ANTRODOCO, Italy (Reuters) - Like countless other small towns across Italy suffering from the economic downturn, Antrodoco has long prayed for an investor with deep pockets to help revive its fortunes.
For a town in the shadow of a mountain where a pine grove spells out “DUX” — for 20th century fascist dictator Benito Mussolini — hope has come from an unexpected source: Libya.
Libyan leader Muammar Gaddafi has demonstrated a growing interested in Italy for some time and will be visiting Rome for talks with Prime Minister Silvio Berlusconi on Monday.
Set in green hills on a road between Rome and the Adriatic, the unremarkable town of 3,000 caught Gaddafi’s eye when he was on his way to a Group of Eight summit in L’Aquila last year.
Antrodroco’s Mayor Maurizio Faina said a Libyan delegation returned later to say Gaddafi, known for his apparently spontaneous decisions, was bowled over by local hospitality and wanted to do something for the town.
The delegation said Libya wanted to invest as much as 15 million euros ($19 million) to build a luxury hotel and a bottled water plant in the town, said a delighted Faina.
This was music to the ears of the mayor, whose town has struggled with rising unemployment, lack of investment and an exodus of its young people.
“The economic crisis is massive at the moment so this is just huge for us. It could really put us on the tourist map,” he said, showing photos of Gaddafi in dark glasses surrounded by smiling residents when he stopped here last year. “We were so surprised. Investors are so hard to find these days.”
At the Gelateria Bruno ice cream parlour in the main square, Rina Boni has prepared an iced concoction with chunky dates to honor Gaddafi. She calls the new flavor “Taste of the East.”
“I thought we should make a gelato that pays homage to the leader,” she said. “How I wish we could present him with this ice cream to taste! But protocol will not allow him to taste anything not approved (by his entourage).”
The palpable excitement in Antrodoco at a rosy future backed by Libyan money illustrates the growing influence the former pariah state wields in its former colonial ruler Italy, where it has snapped up stakes in major companies such as UniCredit bank.
While the United States and Britain grapple with difficult ties with Libya, strained further by outrage over the release from a Scottish prison last year of a terminally ill Libyan convicted of the 1988 Lockerbie bombing, Italy has embraced Gaddafi.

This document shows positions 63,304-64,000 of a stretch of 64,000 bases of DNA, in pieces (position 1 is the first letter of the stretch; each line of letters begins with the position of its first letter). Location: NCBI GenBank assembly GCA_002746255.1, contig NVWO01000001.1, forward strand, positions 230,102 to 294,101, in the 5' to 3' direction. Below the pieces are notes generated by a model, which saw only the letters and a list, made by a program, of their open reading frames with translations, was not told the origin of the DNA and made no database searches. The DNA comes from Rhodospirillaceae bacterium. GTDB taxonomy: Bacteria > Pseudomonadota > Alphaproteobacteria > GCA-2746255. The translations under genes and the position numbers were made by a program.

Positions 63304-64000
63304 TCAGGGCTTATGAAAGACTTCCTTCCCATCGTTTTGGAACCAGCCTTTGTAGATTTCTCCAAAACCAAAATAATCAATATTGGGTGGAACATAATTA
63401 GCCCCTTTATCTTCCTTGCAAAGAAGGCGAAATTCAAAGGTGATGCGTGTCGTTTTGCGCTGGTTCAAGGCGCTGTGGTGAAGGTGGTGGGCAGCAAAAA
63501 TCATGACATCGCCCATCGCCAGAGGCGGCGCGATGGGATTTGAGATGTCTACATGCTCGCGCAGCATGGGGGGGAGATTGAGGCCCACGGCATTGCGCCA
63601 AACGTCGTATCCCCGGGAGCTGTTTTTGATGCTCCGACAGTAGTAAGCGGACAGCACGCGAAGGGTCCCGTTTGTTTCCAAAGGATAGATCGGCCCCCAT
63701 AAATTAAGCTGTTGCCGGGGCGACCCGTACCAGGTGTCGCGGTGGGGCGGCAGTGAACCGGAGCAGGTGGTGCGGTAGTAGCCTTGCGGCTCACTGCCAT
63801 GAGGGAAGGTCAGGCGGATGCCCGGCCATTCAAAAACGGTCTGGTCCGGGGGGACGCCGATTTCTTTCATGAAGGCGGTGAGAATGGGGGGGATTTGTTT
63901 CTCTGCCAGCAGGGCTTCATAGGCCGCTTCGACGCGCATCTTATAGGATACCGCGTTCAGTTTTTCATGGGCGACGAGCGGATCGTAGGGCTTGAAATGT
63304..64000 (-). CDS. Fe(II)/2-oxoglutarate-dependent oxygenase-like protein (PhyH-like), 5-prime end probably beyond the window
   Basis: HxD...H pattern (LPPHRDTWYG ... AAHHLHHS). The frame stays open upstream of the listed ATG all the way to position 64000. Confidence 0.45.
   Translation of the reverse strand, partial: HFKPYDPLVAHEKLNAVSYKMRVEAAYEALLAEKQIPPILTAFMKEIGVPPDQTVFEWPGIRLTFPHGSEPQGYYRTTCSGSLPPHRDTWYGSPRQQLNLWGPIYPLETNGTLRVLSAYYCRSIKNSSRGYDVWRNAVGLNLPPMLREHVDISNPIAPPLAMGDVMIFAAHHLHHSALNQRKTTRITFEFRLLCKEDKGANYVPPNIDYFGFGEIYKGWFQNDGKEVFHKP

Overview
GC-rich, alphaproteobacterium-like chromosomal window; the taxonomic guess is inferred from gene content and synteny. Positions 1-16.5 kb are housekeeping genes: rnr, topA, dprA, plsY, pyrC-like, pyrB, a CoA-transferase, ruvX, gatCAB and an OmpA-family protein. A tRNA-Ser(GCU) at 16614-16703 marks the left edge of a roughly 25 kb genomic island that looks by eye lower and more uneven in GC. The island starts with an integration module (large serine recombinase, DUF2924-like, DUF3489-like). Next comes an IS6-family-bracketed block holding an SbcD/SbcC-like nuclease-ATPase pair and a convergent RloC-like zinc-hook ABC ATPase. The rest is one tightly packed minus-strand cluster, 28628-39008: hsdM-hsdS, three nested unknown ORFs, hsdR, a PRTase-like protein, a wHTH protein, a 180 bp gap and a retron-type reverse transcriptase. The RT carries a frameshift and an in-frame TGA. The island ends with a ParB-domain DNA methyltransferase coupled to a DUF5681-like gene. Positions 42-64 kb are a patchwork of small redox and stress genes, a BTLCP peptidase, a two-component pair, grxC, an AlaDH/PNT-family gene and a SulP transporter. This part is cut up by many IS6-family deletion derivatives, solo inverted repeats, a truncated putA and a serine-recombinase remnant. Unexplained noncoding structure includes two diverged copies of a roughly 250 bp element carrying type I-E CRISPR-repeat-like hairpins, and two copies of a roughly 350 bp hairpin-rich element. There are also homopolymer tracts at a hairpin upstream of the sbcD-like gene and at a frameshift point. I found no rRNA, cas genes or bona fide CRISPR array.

Residents may be wondering what exactly the Libyan leader saw in their town — “Perhaps he was taken in by the fresh air and greenery here,” muses Deputy Mayor Armando Nicoletti — but some Libya watchers are not surprised.
“The leader suddenly taking a fancy to a village and then deciding to turn its fortunes around — a lot of planning in Libya was done like that,” said Dirk Vandewalle, a professor at Dartmouth College in the United States and a Libya expert.
Still, there may be nothing arbitrary about the political dividends the wily Libyan leader stands to gain.
“The irony of a small village in what used to be a colonial power being helped out by Libya, it makes for a lot of political capital at home for Gaddafi,” said Vandewalle.
“It’s something quite symbolic. It’s something Gaddafi can say: ‘After all the Italians have done to us, now they’re dependent on us’. Nothing escapes Gaddafi from the point of view of portraying himself in the way he is.”
Indeed, when Tripoli flew Antrodoco officials to Libya in June to meet Gaddafi in his tent, Italian media reported the event made it on to the front pages of Libyan newspapers, with one, Al Manara, headlining its story: “Gaddafi saves an Italian village from unemployment.”
At his office, Faina showed photos of him meeting Gaddafi and visiting a site bombed by the United States. Other officials recall staying at a luxury waterfront hotel and being whisked through VIP airport facilities.
Initially, the town presented three potential projects that included a soccer stadium, but the Libyans opted for a hotel next to a thermal spa complex and the bottling plant, said Faina. Details of the deal remained unclear, but Libya had promised work would start soon, he said.
Rome and Tripoli kept up business ties even in the years when Gaddafi lambasted Italy over its colonial rule, but deals have accelerated recently while political ties have warmed.
Mindful of the $65 billion Libyan sovereign wealth fund’s spending power at a time of recession and Italy’s own reliance on Libyan oil imports, Berlusconi signed a friendship treaty with Libya in 2008 which includes a $5 billion reparations deal over colonial misdeeds.
Italy has since rolled out the red carpet for Gaddafi during multiple visits in the space of a year, even allowing him to address Romans from the Michelangelo-designed Campidoglio square, an occasion he used to rail against elected government.
Libya, meanwhile, has made bought minority stakes in UniCredit and the oil company Eni, and has expressed interest in others such as power company Enel.
Economic analysts say Libya’s investment drive in Italy has only just begun, while Italian firms such as defense giant Finmeccanica and builders like Impregilo stand to gain lucrative contracts in Libya as it improves its infrastructure.
Gaddafi’s visit to Italy on Monday marks the second anniversary of the friendship treaty and among those invited to attend a dinner in his honor are Mayor Faina and his entourage.
The invitation signed by Berlusconi has been tacked on to the notice board in the main town square as a matter of pride.
“So many people ask, ‘Why did Gaddafi stop in Antrodoco?’ said Faina. “We’re very lucky indeed.”
Editing by Andrew Dobbie